Now it is interesting that a man who used to work for the NASB translation committee, as Mr. James White did. would accuse the KJB of not being as literal as the NASB. The much vaunted NASB is overall far less literal than the King James Bible and the NASBs keep on changing both their underlying Hebrew and Greek texts as well as the English text ever few years. Want proof? Here it is, and lots of it.
As for the King James Bible being far less than "literal" than these modern versions, see my article called "You Better Hope Your Surgeon is NOT a Modern Versionist" -
The KJB does give the correct meaning of "every three YEARS" because this corresponds to what is clearly taught in Deuteronomy 14:28 "At the end of three YEARS thou shalt bring forth all the tithe of thine increase the same year, and shalt lay it up within thy gates".
When we look up what the Hebrew word is we find that it is yohm. This word is usually translated as "day", but not by any means is it always so translated.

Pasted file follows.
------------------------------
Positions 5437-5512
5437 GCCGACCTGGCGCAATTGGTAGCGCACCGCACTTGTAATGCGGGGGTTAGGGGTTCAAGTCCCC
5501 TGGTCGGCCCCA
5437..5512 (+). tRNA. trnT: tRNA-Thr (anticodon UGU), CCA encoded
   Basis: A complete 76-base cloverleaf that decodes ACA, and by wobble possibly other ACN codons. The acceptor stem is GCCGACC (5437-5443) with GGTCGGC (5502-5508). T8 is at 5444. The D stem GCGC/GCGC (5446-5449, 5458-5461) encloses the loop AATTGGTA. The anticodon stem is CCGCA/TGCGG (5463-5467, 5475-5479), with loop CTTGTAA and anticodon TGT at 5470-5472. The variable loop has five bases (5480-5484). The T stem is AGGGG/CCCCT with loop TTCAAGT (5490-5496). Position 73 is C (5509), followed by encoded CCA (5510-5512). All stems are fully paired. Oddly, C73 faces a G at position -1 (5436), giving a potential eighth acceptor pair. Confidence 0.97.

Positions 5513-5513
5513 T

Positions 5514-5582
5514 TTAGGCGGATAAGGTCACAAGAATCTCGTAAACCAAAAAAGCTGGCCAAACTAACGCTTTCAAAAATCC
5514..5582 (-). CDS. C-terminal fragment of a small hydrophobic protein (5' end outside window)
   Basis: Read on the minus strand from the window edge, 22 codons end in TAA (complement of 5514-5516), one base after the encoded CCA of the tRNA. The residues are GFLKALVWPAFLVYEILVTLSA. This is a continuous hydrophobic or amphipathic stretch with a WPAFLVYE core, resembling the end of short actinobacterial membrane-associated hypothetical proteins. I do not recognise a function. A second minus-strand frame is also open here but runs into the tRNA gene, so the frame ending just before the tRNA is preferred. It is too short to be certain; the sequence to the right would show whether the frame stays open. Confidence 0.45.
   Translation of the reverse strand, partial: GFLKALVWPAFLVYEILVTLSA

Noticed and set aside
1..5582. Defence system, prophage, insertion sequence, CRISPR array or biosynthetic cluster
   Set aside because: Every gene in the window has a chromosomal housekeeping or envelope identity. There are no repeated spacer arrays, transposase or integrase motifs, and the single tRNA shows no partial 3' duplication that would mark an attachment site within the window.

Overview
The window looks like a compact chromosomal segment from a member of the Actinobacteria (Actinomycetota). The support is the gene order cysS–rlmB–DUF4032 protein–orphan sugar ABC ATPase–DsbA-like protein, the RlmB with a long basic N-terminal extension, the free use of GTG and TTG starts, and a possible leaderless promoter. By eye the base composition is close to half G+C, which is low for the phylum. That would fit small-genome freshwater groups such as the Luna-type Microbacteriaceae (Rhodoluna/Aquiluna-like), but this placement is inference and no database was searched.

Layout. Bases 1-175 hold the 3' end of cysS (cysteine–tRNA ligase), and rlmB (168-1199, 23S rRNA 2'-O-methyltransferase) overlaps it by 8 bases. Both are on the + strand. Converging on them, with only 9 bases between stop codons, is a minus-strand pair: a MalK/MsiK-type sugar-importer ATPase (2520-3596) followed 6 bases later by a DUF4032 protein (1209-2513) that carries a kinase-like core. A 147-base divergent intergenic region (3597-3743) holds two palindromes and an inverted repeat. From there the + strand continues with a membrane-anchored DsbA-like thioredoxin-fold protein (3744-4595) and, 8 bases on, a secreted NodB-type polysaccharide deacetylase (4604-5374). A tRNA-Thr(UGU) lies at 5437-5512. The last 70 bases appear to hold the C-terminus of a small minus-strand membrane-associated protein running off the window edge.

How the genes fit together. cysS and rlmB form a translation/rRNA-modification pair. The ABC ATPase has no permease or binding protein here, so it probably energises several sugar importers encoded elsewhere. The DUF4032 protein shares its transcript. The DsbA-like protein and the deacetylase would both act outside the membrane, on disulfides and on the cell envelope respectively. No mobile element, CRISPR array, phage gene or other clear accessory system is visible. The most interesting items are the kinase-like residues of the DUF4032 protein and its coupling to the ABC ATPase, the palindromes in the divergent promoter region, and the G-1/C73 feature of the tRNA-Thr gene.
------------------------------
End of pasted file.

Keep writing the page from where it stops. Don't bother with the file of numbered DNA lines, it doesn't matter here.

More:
We find that the KJB has translated this word 15 times as "year". Now if the NASB is more literal than the KJB, why then did the NASB translators themselves translate this same Hebrew word yohm as "years" not just 15 times as the KJB, but 29 times as "years" or "yearly" - almost twice as often? The NIV likewise has it as "years" some 25 times and 65 times they have not translated it at all.
Some examples of where the NASB, NIV, ESV, NKJV and KJB have yohm as "years" are Exodus 13:10 when speaking of the yearly Passover: "Thou shalt therefore keep this ordinance in his season from YEAR TO YEAR." (yohm to yohm)
In Numbers 9:22 the children of Israel journeyed when the cloud was taken up "whether it were two days (yohm) or a month, or a year" (yohm). NASB, NIV, NKJV.
In 1 Samuel 2:19 speaking of Samuel: "Moreover his mother made him a little coat, and brought it to him from YEAR TO YEAR" (yohm to yohm); NASB, ESV, NIV, NKJV. see also 1:3, 21; 20:6; and 2 Samuel 14:26 speaking of Absalom: "And when he polled his head,(for it was at every YEAR'S end that he polled it) he weighed the hair of his head..."
and in 2 Chronicles 21:19 speaking of the wicked king Jehoram whom the LORD smote in his bowels with an incurable disease: "And it came to pass, that in process of time, after the end of two YEARS, his bowels fell out by reason of his sickness".